District apologists, however, oppose applying the parent trigger to McKinley, pointing to its API score of 684, a 26-point improvement from 2009. “The parent trigger law was never intended to apply to a school making gains like these,” the Compton Education Association, the local teachers’ union, said in a statement on February 23, the day after Compton Unified trustees rejected the parents’ petition. In a unanimous vote, the school board denied the McKinley parents’ petition on the thinnest of pretexts: some of the signatures may not have been valid; a few signatures were duplicated; the petition had some embarrassing typographical errors; and parents didn’t attach supporting documentation properly. For want of a staple—and other minor technicalities spelled out in a seven-page staff report made public only a few minutes before the meeting began—the school board deemed the petition “insufficient.” There was no discussion.

“The district reviewed the petition not to verify the signatures, but to disqualify them,” said Jeff Senik, an attorney representing the Compton parents, who have filed a lawsuit against the trustees. A partner with Kirkland and Ellis, Senik said he is confident the district’s decision will not hold up in court.

Even before the McKinley Elementary parents submitted their petition, officials’ “lack of civility and respect” was on full display. Two parents filed formal complaints in January with the U.S. Department of Education’s Office of Civil Rights, claiming some teachers had threatened and intimidated their children over the parents’ support for the petition drive. Once the petition was filed, the district escalated its campaign of misinformation and intimidation.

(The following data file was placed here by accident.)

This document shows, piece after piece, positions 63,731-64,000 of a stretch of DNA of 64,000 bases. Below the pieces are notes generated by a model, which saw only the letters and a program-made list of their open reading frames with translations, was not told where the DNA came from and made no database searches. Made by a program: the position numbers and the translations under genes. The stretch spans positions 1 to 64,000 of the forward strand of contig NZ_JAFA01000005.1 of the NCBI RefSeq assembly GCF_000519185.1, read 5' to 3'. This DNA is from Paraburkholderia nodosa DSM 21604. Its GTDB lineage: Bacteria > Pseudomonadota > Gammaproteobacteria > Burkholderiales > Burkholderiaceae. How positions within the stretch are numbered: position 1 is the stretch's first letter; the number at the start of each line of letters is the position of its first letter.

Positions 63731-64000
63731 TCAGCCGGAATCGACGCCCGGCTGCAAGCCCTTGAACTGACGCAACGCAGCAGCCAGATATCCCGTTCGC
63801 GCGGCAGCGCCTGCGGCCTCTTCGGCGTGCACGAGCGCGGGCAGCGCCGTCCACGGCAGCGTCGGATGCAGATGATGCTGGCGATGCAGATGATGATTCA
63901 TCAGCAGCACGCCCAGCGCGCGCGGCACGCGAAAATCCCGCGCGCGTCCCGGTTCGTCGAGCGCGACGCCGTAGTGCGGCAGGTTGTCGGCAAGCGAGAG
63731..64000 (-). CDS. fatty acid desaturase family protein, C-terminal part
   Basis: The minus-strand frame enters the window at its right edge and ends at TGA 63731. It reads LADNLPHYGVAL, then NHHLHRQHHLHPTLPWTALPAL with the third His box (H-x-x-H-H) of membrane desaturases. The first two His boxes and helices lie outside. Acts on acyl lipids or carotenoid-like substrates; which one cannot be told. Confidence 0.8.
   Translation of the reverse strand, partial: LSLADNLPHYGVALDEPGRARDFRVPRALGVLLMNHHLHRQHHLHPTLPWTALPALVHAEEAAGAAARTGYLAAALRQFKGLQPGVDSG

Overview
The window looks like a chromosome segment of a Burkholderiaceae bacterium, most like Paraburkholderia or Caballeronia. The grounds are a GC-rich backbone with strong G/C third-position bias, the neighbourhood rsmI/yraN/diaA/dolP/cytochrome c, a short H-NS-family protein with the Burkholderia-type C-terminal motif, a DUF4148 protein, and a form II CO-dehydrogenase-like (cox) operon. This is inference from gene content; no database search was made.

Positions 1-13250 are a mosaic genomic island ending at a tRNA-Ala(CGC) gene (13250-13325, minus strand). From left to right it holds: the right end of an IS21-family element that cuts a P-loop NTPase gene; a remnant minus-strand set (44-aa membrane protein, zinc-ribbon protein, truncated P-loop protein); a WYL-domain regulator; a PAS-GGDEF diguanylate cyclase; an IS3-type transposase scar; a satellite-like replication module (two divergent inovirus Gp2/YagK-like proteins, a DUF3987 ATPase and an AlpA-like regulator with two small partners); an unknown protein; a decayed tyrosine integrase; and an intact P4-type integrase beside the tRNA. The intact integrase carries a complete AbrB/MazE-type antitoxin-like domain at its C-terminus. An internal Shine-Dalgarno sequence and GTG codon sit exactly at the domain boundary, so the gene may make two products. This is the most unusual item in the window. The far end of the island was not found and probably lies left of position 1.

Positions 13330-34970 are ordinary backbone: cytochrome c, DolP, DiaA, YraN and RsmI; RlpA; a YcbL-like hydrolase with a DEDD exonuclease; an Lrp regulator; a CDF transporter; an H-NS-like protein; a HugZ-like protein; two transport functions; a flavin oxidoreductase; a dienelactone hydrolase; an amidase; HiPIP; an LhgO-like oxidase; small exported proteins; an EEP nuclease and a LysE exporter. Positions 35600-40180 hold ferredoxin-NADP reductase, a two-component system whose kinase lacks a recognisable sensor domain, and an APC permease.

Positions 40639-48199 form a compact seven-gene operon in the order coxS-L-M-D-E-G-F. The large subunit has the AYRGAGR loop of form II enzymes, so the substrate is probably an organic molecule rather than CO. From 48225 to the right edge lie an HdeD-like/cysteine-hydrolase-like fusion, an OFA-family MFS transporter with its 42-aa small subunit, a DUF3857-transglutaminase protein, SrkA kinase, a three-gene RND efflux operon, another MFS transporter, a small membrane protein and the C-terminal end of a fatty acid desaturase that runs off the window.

Abetted by the state and local teachers’ union and the PTA, the district charged that parents had been badgered or tricked into signing the petition. About 10 parents withdrew their signatures as a result. District surrogates also claimed parents were dupes for charter schools. In fact, the McKinley parents did get help canvassing neighborhoods from the Los Angeles Parent Revolution, a liberal activist group with ties to Green Dot Charter Schools, a nonprofit organization that runs over a dozen charters in the Los Angeles area. But they chose Celerity Education Group as their charter-management organization, not Green Dot.

When Compton Unified couldn’t persuade enough parents to withdraw their signatures to sink the petition campaign, officials adopted a more coercive approach. In late January, district officials informed parents that they would need to appear at the district office for a “short interview” and sign a form verifying their petition signatures. Otherwise, the officials said, the signatures would be disqualified. In their lawsuit, parents called the district’s ultimatum “burdensome and intrusive.” A judge agreed and on February 3 granted a temporary restraining order against the district, barring officials from requiring parents to verify their signatures in person but stopping short of suspending the verification process entirely.